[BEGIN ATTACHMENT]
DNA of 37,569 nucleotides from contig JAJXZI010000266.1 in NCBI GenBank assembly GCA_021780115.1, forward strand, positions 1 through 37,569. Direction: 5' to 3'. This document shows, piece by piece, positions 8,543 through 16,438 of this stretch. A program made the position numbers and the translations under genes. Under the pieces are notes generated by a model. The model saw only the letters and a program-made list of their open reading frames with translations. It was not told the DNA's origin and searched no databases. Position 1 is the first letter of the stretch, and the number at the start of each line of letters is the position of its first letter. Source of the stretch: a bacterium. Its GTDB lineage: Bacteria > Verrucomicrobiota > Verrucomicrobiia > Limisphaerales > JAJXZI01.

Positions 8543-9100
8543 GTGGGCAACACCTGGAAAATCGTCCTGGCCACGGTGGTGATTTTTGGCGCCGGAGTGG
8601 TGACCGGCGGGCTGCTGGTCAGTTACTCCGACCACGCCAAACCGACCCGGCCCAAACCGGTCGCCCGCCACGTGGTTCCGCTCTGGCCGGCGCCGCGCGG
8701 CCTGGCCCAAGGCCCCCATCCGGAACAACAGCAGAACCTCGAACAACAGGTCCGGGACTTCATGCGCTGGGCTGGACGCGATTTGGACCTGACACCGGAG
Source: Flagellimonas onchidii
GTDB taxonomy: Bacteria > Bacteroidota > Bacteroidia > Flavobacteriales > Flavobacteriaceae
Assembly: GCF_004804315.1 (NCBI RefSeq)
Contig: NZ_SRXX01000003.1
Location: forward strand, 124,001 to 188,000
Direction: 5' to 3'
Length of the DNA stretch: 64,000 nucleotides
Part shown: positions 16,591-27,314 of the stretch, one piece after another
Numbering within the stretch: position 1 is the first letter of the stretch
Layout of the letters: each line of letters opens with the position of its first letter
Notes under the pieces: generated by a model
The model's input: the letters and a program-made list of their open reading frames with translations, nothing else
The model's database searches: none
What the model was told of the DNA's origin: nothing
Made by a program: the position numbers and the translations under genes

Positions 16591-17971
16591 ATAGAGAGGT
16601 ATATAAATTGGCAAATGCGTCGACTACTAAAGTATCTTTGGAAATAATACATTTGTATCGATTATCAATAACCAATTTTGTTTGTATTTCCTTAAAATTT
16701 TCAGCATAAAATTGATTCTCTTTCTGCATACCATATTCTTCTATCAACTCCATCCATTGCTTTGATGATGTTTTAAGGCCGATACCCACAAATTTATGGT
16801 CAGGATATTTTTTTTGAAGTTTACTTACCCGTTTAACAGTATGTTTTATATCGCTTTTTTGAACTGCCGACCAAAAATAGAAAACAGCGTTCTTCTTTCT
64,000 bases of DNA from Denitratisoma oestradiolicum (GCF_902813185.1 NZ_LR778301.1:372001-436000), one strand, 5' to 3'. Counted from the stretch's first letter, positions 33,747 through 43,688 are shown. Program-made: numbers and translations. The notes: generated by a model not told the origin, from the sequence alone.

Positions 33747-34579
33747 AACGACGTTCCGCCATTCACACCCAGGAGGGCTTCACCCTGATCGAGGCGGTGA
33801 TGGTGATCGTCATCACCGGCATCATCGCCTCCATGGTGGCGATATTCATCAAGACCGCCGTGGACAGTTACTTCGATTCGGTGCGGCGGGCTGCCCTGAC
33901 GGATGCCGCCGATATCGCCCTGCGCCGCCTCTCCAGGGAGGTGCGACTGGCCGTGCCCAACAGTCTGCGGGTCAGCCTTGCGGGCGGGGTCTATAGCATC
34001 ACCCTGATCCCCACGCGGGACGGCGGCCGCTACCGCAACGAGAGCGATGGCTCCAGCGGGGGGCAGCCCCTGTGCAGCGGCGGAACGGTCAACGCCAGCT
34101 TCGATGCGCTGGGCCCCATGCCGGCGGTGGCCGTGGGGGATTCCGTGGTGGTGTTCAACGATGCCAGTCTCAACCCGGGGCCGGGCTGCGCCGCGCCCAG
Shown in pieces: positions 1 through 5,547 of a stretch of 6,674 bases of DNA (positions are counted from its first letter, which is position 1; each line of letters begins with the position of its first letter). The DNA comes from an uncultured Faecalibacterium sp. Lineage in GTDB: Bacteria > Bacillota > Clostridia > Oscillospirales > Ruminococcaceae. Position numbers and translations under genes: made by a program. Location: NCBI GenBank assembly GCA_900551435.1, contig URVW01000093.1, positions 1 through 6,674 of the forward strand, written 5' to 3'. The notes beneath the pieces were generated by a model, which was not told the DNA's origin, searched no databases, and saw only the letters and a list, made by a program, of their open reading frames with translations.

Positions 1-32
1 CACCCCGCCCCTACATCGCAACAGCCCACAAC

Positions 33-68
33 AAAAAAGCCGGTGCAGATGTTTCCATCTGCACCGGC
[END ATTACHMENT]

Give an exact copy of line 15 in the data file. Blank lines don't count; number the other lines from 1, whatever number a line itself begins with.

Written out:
Layout of the letters: each line of letters opens with the position of its first letter